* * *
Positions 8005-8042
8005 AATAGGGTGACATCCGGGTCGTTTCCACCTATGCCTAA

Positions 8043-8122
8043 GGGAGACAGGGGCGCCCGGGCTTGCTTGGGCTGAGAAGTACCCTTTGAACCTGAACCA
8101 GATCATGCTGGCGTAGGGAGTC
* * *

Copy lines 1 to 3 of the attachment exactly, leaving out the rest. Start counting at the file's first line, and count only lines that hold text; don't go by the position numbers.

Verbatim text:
Positions 8005-8042
8005 AATAGGGTGACATCCGGGTCGTTTCCACCTATGCCTAA

Positions 8043-8122